Sen. Edward Kennedy will receive an honorary degree from Harvard on Dec. 1 in a special convocation at Sanders Theatre.
The honor is in recognition of Kennedy’s lifelong commitment to public service and his tireless efforts as a champion for a range of social issues including health care, civil rights, labor, employment, the environment, and education.
Kennedy joins an elite group of individuals who have received their honorary degrees at special convocations. Past such honorees include Nelson Mandela, Winston Churchill, George Washington, Andrew Jackson, and James Monroe.
Kennedy was initially scheduled to receive the degree at last year’s Harvard Commencement ceremonies, but he was unable to attend because of illness. The senator has been receiving treatment for a malignant brain tumor that was diagnosed in May.
“This kind of an event is rarely done,” said University Marshal Jackie O’Neill, whose office is organizing the celebration. “Senator Kennedy has contributed over the course of his almost half century of service in the U.S. Senate to virtually every major public policy debate, and his influence has transformed individual lives and institutions in the Commonwealth and around the globe. People have been very enthusiastic about the idea that Harvard is giving one of its graduates this kind of recognition.”
The afternoon convocation will feature a program of speakers and musical performances by cellist Yo-Yo Ma and Harvard students. Speakers will include Harvard President Drew Faust and U.S. Supreme Court Associate Justice Stephen Breyer, who worked closely with the senator as chief counsel to the U.S. Senate Committee on the Judiciary in the 1970s when Kennedy was its chairman.
Tickets to the convocation will be distributed through a lottery system that begins Thursday, Nov. 13, and will remain open until noon on Nov. 20. Those interested in gaining access to the convocation can visit www.iop.harvard.edu to apply for the lottery. Winners will be notified the evening of the 20th. Tickets can be picked up the day of the event from noon until 3:45 p.m. at Sanders Theatre.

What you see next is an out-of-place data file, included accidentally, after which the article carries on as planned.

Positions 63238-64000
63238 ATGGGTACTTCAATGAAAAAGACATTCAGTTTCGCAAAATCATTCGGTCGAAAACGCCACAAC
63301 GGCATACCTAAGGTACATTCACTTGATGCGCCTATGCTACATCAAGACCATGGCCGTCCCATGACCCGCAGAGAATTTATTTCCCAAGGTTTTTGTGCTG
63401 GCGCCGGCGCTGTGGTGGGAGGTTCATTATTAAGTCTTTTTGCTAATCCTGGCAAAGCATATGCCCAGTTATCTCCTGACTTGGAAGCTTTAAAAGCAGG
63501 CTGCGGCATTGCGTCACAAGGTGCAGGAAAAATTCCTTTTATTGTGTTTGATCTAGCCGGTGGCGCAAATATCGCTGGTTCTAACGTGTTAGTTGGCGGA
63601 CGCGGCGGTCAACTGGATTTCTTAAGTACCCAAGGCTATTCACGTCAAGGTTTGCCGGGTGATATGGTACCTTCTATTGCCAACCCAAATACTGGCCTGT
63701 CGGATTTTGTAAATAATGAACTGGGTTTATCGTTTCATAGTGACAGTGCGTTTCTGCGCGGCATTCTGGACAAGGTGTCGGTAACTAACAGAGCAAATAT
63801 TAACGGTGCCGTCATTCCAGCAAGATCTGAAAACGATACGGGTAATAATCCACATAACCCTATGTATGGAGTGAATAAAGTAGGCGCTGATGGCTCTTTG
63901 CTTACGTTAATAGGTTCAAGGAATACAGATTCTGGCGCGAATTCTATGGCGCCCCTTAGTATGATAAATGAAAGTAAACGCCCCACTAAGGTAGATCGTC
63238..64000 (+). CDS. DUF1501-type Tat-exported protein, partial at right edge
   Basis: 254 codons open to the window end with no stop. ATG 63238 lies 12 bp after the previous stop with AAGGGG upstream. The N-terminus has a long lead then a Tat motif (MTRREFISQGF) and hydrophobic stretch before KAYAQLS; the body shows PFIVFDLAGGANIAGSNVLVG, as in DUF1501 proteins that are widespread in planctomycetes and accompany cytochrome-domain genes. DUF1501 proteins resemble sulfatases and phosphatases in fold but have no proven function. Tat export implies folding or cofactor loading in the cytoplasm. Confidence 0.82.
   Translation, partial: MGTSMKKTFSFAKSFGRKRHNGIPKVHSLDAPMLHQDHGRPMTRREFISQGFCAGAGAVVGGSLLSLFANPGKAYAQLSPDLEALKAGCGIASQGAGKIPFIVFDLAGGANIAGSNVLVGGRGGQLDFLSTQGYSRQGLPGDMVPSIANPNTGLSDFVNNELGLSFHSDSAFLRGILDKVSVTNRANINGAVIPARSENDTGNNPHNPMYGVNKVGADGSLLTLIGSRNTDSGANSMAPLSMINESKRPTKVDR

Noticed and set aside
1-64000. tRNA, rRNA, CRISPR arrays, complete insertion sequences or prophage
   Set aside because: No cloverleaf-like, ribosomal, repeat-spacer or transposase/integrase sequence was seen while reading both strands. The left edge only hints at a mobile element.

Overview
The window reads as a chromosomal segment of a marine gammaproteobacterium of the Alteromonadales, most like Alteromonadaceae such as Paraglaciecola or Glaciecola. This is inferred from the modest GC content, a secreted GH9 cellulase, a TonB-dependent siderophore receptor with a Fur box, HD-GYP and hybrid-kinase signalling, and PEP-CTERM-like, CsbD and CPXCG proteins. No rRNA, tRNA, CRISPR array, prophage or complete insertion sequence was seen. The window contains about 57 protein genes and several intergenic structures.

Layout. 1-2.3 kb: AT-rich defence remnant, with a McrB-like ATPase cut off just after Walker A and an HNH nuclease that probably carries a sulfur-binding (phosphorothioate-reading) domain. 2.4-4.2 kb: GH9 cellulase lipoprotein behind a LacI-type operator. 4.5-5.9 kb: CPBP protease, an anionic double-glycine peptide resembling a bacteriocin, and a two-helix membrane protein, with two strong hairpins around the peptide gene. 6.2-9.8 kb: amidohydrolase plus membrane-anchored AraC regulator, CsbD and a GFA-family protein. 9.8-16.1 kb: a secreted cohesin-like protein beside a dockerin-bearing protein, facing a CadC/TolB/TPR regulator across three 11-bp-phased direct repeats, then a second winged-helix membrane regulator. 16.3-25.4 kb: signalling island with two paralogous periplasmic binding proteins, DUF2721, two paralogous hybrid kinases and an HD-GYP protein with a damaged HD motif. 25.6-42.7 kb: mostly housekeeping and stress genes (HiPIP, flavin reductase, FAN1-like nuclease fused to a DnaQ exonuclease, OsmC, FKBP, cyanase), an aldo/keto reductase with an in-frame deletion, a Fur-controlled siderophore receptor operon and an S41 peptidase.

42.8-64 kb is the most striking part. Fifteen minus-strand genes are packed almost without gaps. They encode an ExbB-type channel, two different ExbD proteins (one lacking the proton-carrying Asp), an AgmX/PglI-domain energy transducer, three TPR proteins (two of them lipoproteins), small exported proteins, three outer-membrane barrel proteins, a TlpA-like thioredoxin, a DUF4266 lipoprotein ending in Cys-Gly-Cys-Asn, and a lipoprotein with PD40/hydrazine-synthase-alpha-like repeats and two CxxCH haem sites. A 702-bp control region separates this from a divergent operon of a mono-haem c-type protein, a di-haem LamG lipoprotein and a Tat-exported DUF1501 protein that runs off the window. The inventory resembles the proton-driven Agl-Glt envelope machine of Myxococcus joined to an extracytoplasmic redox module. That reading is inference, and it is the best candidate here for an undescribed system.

Kennedy has served in the U.S. Senate for more than four decades. He has been a tireless advocate of the poor, powerless, and disenfranchised. From the beginning of his tenure in the Senate, Kennedy has fought for the right of every American to affordable, quality health care. His efforts on behalf of working families led to the passage of the Family and Medical Leave Act of 1994. He has worked on a broad array of domestic initiatives, including assisting the disabled, securing civil rights, fighting for cleaner air and water, and securing the safety of U.S. soldiers in harm’s way. Major recent legislative initiatives he has co-sponsored or helped pass include the Minority Health and Health Disparities Research and Education Act (2000), the landmark No Child Left Behind Act (2001), the bipartisan Bioterrorism Preparedness Act (2002), the Individuals with Disabilities Education Act (adopted in 1975, amended in 2004), and, in 2006, the Family Opportunity Act, providing states the opportunity to expand Medicaid coverage to children with special needs and enabling low- and middle-income families with disabled children to purchase coverage under Medicaid.
A champion of education reform, Kennedy has been equally committed to both early education and higher learning. He has supported No Child Left Behind and led the fight to make a college education affordable and accessible, advocating for expanded student loans and grants programs to bring down the cost of tuition. Over the years, Kennedy has become known as much for his dedication to liberal ideals as his ability to work with members of the opposing party to successfully enact legislation. He helped create the Institute of Politics at the Harvard Kennedy School and continues to be involved in the Institute’s oversight.
Kennedy was born on Feb. 22, 1932, in Boston, Mass., to a prominent political family. The youngest of nine children, he attended Milton Academy and studied government at Harvard, where he resided at Winthrop House. While in college he also distinguished himself on the football field as a member of the Harvard team.